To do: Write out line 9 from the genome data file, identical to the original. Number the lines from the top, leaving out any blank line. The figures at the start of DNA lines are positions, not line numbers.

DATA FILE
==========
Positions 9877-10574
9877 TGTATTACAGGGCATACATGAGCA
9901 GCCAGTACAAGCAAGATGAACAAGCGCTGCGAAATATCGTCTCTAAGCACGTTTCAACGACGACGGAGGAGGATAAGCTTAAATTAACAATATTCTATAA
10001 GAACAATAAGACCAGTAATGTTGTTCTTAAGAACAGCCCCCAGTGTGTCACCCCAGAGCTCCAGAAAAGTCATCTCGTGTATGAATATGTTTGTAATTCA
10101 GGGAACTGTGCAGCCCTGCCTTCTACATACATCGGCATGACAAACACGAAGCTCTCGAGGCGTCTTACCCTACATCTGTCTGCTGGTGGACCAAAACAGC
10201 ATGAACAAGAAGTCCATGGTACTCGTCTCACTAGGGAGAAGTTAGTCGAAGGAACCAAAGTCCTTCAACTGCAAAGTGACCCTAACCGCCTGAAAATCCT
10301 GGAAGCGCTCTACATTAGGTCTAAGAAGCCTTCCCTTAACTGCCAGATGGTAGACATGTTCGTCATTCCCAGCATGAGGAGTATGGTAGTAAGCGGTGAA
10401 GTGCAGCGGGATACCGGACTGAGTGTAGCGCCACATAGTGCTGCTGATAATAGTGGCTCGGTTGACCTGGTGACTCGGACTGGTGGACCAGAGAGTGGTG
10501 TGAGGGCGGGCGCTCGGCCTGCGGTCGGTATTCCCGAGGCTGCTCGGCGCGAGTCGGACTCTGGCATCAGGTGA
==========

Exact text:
10501 TGAGGGCGGGCGCTCGGCCTGCGGTCGGTATTCCCGAGGCTGCTCGGCGCGAGTCGGACTCTGGCATCAGGTGA